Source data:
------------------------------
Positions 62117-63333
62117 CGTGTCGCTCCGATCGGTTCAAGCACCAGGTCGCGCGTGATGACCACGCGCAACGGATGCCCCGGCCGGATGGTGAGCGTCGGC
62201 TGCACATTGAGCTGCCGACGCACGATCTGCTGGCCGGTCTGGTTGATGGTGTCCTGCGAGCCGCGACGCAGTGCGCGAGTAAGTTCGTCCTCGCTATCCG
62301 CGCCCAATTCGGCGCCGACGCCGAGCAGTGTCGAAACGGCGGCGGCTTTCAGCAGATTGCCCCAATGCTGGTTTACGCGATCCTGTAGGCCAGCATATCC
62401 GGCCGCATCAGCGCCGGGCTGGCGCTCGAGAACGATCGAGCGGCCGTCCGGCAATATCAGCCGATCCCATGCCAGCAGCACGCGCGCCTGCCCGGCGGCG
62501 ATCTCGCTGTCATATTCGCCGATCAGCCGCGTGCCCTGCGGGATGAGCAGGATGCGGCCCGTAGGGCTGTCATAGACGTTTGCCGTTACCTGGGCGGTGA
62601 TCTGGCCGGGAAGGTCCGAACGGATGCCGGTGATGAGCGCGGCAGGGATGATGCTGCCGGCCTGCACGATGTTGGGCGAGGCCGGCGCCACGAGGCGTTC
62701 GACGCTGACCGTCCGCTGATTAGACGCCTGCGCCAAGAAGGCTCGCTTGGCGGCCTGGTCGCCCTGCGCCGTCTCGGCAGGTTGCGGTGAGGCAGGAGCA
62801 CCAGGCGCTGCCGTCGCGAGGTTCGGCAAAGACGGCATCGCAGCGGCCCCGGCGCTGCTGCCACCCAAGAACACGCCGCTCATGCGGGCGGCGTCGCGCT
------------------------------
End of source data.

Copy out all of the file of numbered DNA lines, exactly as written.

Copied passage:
Positions 62117-63333
62117 CGTGTCGCTCCGATCGGTTCAAGCACCAGGTCGCGCGTGATGACCACGCGCAACGGATGCCCCGGCCGGATGGTGAGCGTCGGC
62201 TGCACATTGAGCTGCCGACGCACGATCTGCTGGCCGGTCTGGTTGATGGTGTCCTGCGAGCCGCGACGCAGTGCGCGAGTAAGTTCGTCCTCGCTATCCG
62301 CGCCCAATTCGGCGCCGACGCCGAGCAGTGTCGAAACGGCGGCGGCTTTCAGCAGATTGCCCCAATGCTGGTTTACGCGATCCTGTAGGCCAGCATATCC
62401 GGCCGCATCAGCGCCGGGCTGGCGCTCGAGAACGATCGAGCGGCCGTCCGGCAATATCAGCCGATCCCATGCCAGCAGCACGCGCGCCTGCCCGGCGGCG
62501 ATCTCGCTGTCATATTCGCCGATCAGCCGCGTGCCCTGCGGGATGAGCAGGATGCGGCCCGTAGGGCTGTCATAGACGTTTGCCGTTACCTGGGCGGTGA
62601 TCTGGCCGGGAAGGTCCGAACGGATGCCGGTGATGAGCGCGGCAGGGATGATGCTGCCGGCCTGCACGATGTTGGGCGAGGCCGGCGCCACGAGGCGTTC
62701 GACGCTGACCGTCCGCTGATTAGACGCCTGCGCCAAGAAGGCTCGCTTGGCGGCCTGGTCGCCCTGCGCCGTCTCGGCAGGTTGCGGTGAGGCAGGAGCA
62801 CCAGGCGCTGCCGTCGCGAGGTTCGGCAAAGACGGCATCGCAGCGGCCCCGGCGCTGCTGCCACCCAAGAACACGCCGCTCATGCGGGCGGCGTCGCGCT